by Kenneth Ball
Last Updated April 24, 2017 16:19 PM

I am doing a parameter estimation for a two-level model via maximum likelihood estimation. My MLE optimization procedure requires multiple numerical integrations over a 3 dimensional space at each step to estimate the mean and covariance of a multivariate normal distribution.

Basically, my MLE problem involves a marginalized likelihood $$ (\hat{\mu},\hat{\Sigma}) = \min_{\mu,\Sigma} \prod_{i=1}^n\int_\theta \prod_{t}f(x_i(t);y_i(t;\theta))\mathcal{N}(\theta;\mu,\Sigma)d\theta $$ where $f$ is the probability of an observation $x$ given expected behavior $y$ generated by model parameters $\theta$ at time $t$. The data is longitudinal/panel, with $n$ individuals, and each individual's expected behavior $y_i$ is derived from a single vector $\theta$ drawn from a normal distribution with mean $\mu$ and covariance $\Sigma$.

I have written a function to derive not only the approximate log likelihood, but also the analytic gradients of the mean and covariance depending on the numerical quadrature scheme used for integration (I'm using a version of Simpson's 3/8 rule). This allows for fast application of quasi-Newton optimization schemes (BFGS) or stochastic gradient descent, which would otherwise be quite slow because the optimization problem parameter space is 9 dimensional (3 for the mean vector, 6 for the covariance matrix) and numerical estimation of the gradient requires many more functional evaluations (and hence numerical integrations) at each optimization step... this way I can basically do one iterate of numerical integration at each step.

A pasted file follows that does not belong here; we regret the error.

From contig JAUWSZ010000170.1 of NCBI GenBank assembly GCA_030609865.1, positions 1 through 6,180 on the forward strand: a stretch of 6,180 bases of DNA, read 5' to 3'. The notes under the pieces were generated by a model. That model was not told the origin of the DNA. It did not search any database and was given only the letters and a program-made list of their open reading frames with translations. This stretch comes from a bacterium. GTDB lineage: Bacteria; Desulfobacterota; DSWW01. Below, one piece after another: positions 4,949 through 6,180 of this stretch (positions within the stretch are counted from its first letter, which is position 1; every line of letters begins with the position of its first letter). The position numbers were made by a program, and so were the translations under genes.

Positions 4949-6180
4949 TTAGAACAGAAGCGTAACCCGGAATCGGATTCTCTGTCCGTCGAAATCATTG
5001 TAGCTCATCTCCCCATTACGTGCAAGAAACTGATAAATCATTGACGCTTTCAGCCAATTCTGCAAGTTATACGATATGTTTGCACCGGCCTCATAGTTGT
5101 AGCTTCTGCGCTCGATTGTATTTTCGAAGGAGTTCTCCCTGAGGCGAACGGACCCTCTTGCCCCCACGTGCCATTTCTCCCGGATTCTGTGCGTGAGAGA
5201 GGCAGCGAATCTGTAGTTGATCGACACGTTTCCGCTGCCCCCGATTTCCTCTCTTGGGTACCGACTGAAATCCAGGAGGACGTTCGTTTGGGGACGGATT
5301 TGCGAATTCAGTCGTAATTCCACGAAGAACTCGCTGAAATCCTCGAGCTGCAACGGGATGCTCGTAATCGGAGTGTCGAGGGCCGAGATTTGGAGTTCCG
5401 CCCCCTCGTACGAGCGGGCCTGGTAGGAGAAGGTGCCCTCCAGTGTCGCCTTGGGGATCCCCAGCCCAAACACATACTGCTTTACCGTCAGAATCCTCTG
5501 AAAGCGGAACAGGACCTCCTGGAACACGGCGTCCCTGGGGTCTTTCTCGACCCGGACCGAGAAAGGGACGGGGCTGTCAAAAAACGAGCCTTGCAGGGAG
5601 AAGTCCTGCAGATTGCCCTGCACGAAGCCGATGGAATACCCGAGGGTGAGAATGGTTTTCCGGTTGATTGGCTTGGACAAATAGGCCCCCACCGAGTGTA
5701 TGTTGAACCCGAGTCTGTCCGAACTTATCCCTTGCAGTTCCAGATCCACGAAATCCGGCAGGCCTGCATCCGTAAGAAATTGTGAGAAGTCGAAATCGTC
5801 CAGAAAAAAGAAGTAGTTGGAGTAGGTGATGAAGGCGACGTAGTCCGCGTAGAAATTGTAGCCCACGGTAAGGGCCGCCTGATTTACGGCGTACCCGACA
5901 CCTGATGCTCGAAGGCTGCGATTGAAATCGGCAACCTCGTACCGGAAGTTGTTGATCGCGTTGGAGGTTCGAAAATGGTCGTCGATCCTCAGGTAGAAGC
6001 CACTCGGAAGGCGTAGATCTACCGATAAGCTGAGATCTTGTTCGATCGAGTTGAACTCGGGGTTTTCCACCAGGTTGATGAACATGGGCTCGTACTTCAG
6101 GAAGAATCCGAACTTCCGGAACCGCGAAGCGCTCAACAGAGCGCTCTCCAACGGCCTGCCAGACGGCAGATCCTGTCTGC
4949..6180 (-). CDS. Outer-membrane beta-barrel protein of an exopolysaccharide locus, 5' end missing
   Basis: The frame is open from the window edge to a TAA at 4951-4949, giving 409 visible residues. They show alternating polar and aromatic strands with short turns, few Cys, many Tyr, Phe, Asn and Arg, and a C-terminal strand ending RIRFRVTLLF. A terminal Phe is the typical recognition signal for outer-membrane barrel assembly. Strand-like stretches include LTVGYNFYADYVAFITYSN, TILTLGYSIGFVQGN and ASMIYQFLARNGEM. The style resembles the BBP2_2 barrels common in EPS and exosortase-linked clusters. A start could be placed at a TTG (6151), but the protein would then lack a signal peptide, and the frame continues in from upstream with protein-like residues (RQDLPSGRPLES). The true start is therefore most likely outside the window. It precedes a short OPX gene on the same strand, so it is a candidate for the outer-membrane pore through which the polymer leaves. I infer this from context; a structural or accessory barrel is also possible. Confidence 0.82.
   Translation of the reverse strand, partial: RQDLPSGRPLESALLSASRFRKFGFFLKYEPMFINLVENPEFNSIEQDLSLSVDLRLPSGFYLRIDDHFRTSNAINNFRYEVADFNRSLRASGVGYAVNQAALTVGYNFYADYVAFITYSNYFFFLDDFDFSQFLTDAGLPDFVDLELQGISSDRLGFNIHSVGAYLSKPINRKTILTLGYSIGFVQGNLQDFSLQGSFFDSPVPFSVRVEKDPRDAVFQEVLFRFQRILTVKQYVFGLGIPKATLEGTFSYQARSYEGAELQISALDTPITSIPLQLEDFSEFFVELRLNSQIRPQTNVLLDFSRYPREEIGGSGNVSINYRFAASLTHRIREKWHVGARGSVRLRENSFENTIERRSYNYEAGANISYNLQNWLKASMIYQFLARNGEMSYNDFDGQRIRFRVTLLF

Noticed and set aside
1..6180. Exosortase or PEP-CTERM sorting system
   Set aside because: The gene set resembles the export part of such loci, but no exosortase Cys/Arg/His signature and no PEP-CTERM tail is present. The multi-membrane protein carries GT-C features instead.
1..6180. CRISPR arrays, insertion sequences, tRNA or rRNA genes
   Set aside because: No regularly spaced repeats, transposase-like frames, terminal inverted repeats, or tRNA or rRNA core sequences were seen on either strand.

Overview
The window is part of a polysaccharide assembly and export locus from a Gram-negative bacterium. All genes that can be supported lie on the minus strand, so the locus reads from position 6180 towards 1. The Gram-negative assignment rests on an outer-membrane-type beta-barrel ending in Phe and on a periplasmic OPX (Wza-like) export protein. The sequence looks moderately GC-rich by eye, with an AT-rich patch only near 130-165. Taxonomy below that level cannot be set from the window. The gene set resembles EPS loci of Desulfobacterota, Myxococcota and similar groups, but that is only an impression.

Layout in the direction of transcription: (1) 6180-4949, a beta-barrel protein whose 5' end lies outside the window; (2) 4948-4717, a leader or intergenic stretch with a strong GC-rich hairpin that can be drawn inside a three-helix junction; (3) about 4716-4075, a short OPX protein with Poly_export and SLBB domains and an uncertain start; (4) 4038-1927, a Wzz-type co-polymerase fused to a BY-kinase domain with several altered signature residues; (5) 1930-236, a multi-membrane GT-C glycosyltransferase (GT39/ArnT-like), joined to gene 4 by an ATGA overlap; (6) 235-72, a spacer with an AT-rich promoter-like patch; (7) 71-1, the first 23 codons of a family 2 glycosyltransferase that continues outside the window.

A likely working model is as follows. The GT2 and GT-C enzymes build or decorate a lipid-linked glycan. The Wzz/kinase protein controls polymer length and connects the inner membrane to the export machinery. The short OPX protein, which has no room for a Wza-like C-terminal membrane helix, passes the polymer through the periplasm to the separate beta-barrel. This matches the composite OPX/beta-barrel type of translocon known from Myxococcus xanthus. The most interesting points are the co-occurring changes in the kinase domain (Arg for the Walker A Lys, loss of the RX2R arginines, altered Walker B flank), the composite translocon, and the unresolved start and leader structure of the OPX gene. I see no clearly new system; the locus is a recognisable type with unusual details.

I like the idea that my gradients are analytic, but I'm feeling like there could be some sort of bias/error introduced by my quadrature (which does at least adapt to the current estimate of the mean and covariance). On the other hand I feel like Monte Carlo-esque approaches would be relatively slow here, especially since I was able to vectorize (in Octave) most of my code to evaluate the likelihood with direct quadrature.

My question is: are their advantages to Monte Carlo integration techniques besides tractability in high dimensions that should make me consider something like Metropolis Hastings MCMC instead of my direct numerical integration approach, which is workable in my lower-dimensional problem?

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